For humanists and atheists and other nonbelievers, the unfortunate reality is that our ideas are, in and of themselves, confrontational. Heck—our very existence is confrontational. Some of this is because, to a lot of people, our ideas are very new. Some of it is because these aren’t just new ideas—they’re ideas that challenge some very important, very basic assumptions that people build their lives and families and communities around, and re-thinking those ideas can take a lot of work and create a lot of upset, both emotionally and practically.
But some of this is because of a very basic reality that we don’t always like to admit: We are being confrontational. When we come out as godless, we’re telling believers that they’re wrong. This is a fundamental difference between coming out as an LGBT person, and coming out as godless. When you come out as queer, you’re not telling straight people they’re wrong to be straight. But there is no way to say, “I don’t believe in God” without implying, “If you do believe in God, you’re wrong.” No matter how gentle our words are, no matter how many pretty pictures of blue skies and clouds we put behind them—and don’t get me wrong, I love the billboards with the pretty blue skies and clouds—some people are going to feel confronted.
They’ll feel that way because it is that way.
So that’s the bad news. If we’re godless, and we don’t keep it a secret, we’re being confrontational. But the good news is that confrontation doesn’t have to be the end of a connection. Confrontation can be the beginning of one.
Yes, I know. One conversation in a café shouldn’t make up the basis for an entire movement strategy. But I’ve seen this before. At the University of Illinois at Champaign-Urbana, the secular student group, Illini Secular Student Alliance (ISSA), participated in the controversial “Everybody Draw Muhammad” day—an action that angered and upset the Muslim student group. But rather than ending any possible relationship between the two groups, the event wound up beginning one. ISSA sent the Muslim group a letter explaining that they understood the action would be upsetting, and explaining why they felt they had to do it anyway. The Muslim group wrote back and explained their position. And although the action went on, and it didn’t make the Muslimshappy, the two student organizations now have a good relationship, and work together on service projects and other common interests. The confrontation didn’t close the door. It opened a door that stayed open.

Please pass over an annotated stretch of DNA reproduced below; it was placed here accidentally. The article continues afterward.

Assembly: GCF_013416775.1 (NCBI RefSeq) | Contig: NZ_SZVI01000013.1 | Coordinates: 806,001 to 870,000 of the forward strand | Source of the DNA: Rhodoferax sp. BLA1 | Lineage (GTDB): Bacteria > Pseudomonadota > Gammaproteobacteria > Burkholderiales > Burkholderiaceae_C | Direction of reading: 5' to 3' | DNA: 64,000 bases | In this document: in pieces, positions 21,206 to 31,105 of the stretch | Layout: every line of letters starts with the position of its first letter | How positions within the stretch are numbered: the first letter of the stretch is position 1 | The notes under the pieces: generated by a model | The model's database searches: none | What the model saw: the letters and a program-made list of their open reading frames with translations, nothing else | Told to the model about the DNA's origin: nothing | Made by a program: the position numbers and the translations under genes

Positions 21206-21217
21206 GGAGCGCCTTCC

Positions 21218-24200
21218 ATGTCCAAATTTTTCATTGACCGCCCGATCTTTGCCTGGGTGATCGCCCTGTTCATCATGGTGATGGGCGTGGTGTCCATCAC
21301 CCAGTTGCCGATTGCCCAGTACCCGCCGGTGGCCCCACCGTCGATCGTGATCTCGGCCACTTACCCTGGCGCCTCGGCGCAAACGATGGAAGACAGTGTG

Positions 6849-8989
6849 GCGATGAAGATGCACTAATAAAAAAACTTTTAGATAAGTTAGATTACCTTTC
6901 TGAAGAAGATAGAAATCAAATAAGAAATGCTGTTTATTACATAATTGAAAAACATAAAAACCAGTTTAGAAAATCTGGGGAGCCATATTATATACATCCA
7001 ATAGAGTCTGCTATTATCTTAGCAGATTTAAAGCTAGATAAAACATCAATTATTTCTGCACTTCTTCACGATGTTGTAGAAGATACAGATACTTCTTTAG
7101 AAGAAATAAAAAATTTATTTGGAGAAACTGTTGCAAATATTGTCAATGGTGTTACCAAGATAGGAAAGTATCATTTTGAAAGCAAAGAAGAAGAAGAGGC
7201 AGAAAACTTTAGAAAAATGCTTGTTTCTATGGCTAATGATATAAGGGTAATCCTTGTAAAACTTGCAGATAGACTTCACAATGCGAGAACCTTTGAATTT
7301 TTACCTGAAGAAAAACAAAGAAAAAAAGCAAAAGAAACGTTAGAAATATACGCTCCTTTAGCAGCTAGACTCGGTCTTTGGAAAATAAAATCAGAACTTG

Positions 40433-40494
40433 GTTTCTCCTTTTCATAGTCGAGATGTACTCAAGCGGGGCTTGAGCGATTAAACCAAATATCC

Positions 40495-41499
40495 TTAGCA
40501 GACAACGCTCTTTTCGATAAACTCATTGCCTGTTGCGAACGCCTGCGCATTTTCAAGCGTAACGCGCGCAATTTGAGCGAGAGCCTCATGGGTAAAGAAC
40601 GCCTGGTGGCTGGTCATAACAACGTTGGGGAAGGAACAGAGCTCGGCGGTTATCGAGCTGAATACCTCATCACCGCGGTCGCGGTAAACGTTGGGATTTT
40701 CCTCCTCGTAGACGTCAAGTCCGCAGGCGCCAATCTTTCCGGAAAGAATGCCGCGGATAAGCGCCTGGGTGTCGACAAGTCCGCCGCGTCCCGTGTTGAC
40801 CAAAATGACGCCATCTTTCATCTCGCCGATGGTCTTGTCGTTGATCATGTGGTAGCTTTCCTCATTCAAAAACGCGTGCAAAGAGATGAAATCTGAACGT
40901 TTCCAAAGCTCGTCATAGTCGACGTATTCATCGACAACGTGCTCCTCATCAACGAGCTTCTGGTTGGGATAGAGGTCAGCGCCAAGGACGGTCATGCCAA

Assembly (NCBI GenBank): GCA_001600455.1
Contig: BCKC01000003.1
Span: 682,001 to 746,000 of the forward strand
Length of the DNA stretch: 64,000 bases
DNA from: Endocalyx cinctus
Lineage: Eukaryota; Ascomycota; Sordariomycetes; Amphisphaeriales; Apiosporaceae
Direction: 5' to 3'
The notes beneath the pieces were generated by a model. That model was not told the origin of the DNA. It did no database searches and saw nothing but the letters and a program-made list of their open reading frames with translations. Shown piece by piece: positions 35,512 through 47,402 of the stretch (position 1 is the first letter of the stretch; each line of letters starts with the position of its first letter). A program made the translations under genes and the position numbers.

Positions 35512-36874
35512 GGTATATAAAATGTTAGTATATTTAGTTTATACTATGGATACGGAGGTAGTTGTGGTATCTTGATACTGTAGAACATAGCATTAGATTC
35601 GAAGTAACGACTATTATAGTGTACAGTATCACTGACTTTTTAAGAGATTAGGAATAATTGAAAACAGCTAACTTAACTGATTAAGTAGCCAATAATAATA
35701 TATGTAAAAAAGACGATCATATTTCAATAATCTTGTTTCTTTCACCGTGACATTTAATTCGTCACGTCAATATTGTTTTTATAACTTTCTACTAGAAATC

Confrontation is often a spark to changing our minds. Ask any good-sized gathering of non-believers how many of them used to be believers. And then ask how many of them changed their minds, at least in part, because of arguments from atheists that they read, or heard, or saw on YouTube, or engaged in with their friends or family. I guarantee you the number will be very high indeed.
I’m not writing this to try to persuade anyone to cross “In God We Trust” off the money at coffee shops. We all pursue visibility and activism in our own way, and I’m more than fine with that. I’m saying this: If I hadn’t been willing to be a little confrontational with that barista, we would never have had the conversation about why having “In God We Trust” on the money is bad for everyone. Confrontation doesn’t have to mean a fight or a schism. Instead it can start a conversation worth having.